[jamming] FTJam/Boost.Jam/Perforce Jam

Ken Smith Ken.Smith at morganstanley.com
Wed May 5 15:15:45 PDT 2004


Thank you for the detailed response.  It's a shame that the product has 
become fractured.  Is there any hope in the future of reconciliation?  I 
think it would be better for the Jam community to be able to use and 
talk about a single product.

Ken

David Abrahams wrote:

> Ken Smith <Ken.Smith at morganstanley.com> writes:
> 
> 
>>I am new to Jam and am weighing the benefits of each of the flavors of
>>Jam.  Can anyone tell me why there are so many flavors of Jam and why
>>haven't some of the improvments introduced by the other flavors been
>>integrated into Perforce Jam?
> 
> 
> Perforce Jam has a very weak interpreted programming language built
> into it.
> 
> Boost.Build is a high-level build system with a fair amount of code.
> We needed some basic language features that could support nontrivial
> software design.  We added features like named arguments for rules,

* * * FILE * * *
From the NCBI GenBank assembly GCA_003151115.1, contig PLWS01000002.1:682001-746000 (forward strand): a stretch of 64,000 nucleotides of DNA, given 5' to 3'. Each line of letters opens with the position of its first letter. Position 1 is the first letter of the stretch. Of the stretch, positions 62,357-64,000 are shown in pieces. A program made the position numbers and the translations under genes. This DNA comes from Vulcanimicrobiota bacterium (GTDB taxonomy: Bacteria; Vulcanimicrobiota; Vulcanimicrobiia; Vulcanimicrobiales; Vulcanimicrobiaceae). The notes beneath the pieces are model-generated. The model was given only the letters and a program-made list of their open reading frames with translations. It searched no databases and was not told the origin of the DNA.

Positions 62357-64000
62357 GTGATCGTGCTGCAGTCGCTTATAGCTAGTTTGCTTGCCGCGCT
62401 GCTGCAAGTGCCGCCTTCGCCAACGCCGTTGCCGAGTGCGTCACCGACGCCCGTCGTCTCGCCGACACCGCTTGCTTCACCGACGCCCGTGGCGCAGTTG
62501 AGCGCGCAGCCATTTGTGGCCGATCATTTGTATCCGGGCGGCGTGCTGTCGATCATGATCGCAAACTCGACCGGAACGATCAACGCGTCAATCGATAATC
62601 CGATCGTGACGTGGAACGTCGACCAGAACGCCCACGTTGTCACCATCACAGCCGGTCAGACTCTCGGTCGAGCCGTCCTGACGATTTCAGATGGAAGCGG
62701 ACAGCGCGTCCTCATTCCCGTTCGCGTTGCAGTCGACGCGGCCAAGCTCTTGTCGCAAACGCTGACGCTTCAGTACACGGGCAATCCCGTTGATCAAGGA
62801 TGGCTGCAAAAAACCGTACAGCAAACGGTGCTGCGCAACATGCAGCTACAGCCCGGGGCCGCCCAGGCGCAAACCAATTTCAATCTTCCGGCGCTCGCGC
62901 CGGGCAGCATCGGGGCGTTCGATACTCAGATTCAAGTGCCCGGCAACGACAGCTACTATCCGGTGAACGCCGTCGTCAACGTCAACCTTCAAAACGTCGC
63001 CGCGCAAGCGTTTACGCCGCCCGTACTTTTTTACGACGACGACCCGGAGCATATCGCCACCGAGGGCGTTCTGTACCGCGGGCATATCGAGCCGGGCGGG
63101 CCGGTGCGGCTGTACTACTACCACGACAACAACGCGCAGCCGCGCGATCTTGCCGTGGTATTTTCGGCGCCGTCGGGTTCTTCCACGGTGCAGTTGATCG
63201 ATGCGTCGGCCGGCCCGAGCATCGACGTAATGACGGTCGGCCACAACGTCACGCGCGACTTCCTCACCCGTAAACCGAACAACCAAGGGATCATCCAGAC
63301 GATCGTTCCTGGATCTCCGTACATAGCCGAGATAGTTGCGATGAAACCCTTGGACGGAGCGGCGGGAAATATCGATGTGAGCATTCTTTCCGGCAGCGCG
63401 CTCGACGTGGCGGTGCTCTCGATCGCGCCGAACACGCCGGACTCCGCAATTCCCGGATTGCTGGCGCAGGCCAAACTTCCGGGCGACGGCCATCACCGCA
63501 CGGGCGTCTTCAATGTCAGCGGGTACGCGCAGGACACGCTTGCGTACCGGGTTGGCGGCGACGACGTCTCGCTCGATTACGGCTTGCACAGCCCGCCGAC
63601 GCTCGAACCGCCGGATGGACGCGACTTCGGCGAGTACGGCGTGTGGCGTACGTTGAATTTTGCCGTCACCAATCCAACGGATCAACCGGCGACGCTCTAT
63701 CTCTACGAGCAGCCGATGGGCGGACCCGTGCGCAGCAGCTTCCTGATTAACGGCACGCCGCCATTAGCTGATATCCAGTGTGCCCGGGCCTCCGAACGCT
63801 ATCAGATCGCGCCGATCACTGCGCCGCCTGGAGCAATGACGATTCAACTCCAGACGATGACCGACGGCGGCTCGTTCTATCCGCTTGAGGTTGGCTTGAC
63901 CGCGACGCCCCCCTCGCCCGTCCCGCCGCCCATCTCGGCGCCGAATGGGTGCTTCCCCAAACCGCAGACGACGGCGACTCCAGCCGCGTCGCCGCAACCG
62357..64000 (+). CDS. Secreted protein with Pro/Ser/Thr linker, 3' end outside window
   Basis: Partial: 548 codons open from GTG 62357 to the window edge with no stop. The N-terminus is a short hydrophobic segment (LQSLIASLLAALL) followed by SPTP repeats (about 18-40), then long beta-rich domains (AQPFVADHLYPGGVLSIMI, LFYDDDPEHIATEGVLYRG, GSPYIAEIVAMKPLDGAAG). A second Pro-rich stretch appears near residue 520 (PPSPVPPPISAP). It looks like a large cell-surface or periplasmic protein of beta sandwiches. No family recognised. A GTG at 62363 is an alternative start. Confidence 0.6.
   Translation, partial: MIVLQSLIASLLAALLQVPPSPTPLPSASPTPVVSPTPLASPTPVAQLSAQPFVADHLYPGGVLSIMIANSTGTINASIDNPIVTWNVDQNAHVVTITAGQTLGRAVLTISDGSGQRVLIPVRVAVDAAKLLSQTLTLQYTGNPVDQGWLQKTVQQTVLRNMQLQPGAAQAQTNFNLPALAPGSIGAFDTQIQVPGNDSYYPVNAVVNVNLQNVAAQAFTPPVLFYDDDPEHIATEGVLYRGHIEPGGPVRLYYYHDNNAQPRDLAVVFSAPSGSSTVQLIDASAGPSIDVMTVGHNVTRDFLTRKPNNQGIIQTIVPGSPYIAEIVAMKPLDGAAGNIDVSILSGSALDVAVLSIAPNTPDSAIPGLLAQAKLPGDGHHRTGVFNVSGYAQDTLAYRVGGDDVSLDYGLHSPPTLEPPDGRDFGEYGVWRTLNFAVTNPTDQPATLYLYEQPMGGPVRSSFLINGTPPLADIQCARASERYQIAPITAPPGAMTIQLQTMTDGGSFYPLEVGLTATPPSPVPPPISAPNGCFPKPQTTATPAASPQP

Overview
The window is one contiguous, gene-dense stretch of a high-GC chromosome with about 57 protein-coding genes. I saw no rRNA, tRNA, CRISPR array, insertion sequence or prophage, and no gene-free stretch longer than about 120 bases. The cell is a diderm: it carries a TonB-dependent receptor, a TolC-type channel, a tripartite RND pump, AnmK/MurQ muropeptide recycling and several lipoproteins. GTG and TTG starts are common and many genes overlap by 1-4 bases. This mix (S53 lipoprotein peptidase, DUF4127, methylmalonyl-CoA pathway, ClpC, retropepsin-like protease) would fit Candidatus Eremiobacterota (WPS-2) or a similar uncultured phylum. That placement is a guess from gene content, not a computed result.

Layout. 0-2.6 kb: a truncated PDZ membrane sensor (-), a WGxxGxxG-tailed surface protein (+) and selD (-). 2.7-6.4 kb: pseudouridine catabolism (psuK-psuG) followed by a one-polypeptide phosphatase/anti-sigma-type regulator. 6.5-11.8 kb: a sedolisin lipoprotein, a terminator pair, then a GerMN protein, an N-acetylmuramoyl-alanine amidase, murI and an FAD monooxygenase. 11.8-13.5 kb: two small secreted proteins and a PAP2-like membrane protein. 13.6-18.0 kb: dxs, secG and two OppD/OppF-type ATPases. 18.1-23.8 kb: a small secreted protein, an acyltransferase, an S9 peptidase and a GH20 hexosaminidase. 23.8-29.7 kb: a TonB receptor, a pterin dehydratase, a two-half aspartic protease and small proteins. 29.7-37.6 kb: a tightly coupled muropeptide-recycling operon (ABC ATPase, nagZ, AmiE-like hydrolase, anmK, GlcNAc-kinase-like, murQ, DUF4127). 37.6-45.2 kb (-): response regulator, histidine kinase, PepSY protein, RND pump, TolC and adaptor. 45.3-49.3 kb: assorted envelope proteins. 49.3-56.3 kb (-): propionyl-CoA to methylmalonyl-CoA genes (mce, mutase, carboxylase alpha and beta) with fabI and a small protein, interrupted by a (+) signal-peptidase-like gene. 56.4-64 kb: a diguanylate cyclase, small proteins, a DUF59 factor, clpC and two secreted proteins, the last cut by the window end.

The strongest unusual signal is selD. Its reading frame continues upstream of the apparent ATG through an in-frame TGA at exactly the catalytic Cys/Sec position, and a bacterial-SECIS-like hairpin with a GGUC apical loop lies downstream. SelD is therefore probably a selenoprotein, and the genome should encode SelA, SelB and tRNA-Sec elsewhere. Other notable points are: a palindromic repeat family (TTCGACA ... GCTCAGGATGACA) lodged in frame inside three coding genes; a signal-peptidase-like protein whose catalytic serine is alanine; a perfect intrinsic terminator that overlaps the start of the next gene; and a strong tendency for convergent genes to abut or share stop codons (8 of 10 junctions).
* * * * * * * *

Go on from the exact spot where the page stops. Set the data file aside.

> type checking, modules, rule indirection and while loops (Perforce got
> the last two eventually).  We also routinely ran over Perforce Jam's
> internal fixed-size buffer limits for various string operations,
> crashing it, so we implemented a "mutable string" module that used
> dynamic allocation when neccessary.  The list of enhancements has now
> grown to be quite a bit larger than this.  
> 
> http://www.boost.org/tools/build/jam_src/index.html#core_extensions
> 
> I think Perforce's goal to keep Jam simple prevents them from wanting
> to pick up most of our changes.
> 
> 
>>As a brand new user of Jam, should I use Perforce Jam unless I run
>>into issues which Boost.Jam solves?  
> 
> 
> It depends on your goals.  If some of your needs are described here:
> 
>   http://www.boost.org/tools/build/v2/boost_build_v2.html
> 
> or
> 
>   http://www.boost.org/tools/build/v1/build_system.htm#design_criteria
> 
> Then use Boost.Build.  Otherwise, you might go with one of the others
> if you're not afraid of the inherent limitations.
> 
> 
>>Is Perforce Jam considered the official version?
> 
> 
> I guess.  Our forks have diverged.
> 



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